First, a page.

After the twin towers toppled on September 11, 2001, it seemed inevitable that two new towers would take their place–a defiant symbol of American resilience. The reality, though, was anything but inevitable. While the first of those towers, One World Trade Center, was completed in 2013, the second tower’s development has been at a virtual stall for years.
Earlier this month, The New York Post reported that Danish starchitect Bjarke Ingels would take over the design of Two World Trade Center, replacing the U.K.’s Norman Foster as its lead designer. Now, the Bjarke Ingels Group (BIG) has unveiled the first conceptual designs of what the tower will look like.
Like many of BIG’s recent tower designs, Two World Trade Center rises up in tiers, almost like a staircase. The 1,340-foot-tall tower is separated into seven sections, each a little smaller than the one below it. At the base of each tier is a deck, which will be landscaped to evoke varying climates, from tropical to arctic. Ingels describes it to Wired as being “like seven different buildings stacked on top of each other,” and the plan is for each tier to be taken up by a different company. Rupert Murdoch’s 21st Century Fox and News Corp. will take up headquarters in the bottom two tiers, while the top five will go to smaller, still unnamed tenants.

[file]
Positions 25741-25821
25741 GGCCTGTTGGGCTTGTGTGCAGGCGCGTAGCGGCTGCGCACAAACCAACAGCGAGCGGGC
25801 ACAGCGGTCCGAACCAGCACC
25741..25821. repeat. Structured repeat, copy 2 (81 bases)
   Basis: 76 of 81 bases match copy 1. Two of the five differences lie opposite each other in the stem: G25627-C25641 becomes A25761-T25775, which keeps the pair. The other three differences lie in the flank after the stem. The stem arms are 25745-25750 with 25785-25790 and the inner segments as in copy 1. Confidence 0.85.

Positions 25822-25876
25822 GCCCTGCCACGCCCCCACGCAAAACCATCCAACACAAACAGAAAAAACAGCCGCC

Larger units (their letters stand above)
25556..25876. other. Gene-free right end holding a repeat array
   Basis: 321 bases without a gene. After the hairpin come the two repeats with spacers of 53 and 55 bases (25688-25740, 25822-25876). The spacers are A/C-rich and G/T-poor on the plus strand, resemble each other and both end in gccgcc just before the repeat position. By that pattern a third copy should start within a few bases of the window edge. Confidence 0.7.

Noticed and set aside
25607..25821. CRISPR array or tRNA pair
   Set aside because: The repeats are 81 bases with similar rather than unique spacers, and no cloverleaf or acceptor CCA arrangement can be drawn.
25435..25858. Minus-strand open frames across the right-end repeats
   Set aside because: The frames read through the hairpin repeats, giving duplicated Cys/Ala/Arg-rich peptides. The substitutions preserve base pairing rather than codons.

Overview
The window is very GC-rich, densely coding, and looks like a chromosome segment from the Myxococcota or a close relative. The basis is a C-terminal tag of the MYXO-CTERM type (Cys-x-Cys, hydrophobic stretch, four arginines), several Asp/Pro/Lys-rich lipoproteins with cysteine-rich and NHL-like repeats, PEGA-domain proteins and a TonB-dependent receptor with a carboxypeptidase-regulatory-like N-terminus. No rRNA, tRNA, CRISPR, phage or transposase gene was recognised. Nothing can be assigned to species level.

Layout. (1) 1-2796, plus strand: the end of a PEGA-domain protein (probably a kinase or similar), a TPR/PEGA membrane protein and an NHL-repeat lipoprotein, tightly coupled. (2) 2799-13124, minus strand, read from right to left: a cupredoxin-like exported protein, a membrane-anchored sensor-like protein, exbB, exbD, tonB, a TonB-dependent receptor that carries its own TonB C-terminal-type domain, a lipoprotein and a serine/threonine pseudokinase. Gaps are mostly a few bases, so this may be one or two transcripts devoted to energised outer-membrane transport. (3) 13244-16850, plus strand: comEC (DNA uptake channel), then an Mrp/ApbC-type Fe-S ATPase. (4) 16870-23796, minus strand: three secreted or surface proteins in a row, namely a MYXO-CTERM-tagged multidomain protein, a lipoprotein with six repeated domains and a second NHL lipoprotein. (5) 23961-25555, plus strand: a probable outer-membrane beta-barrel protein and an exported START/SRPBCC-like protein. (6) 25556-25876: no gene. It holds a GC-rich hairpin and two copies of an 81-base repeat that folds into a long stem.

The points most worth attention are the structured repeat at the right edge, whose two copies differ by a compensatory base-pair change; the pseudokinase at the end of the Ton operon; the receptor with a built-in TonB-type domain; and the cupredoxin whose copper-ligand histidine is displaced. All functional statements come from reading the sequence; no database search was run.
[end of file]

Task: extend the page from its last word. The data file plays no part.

To me, Ingels’s vision for Two World Trade Center looks almost like a neatly stacked pile of puzzle pieces, which seems appropriate: since 2001, the tower’s design and construction has been like an unsolvable puzzle.
For years now, Larry Silverstein, the 84-year-old real estate developer who leased the Twin Towers before their destruction, has been trying to get Two World Trade Center built. He commissioned Foster back when it was believed that the anchor tenant of 2 WTC would be a bank. But as Manhattan’s Financial District has been taken over by Internet and media companies, the 80-year-old British architect’s design has increasingly looked out of touch. When News Corp. signed on as 2 WTC’s new anchor tenant, they brought in Ingels (co-designer along with Thomas Heatherwick of the new proposed Googleplex) to give it a fresh look.
Ingels has his work cut out for him to get his vision of 2 WTC built. Because of the complexities of the World Trade Center’s redevelopment, Ingels will have to retrofit his design to foundations already constructed by the Port Authority for the shopping mall located beneath the site. And as Wired rightly notes, “Ingels will have to perform his craft on a scale—in terms of height, cost, and the degree of public scrutiny—unlike anything he has encountered before.” Just look at what happened with One World Trade Center.
But maybe it’s that public scrutiny that BIG should fear most. The wounds of 9/11 are still fresh. Is a tower that looks like it’s slightly leaning to one side really what New Yorkers want on the site of the World Trade Center’s destruction?
Read more about BIG’s redesign of 2 WTC here.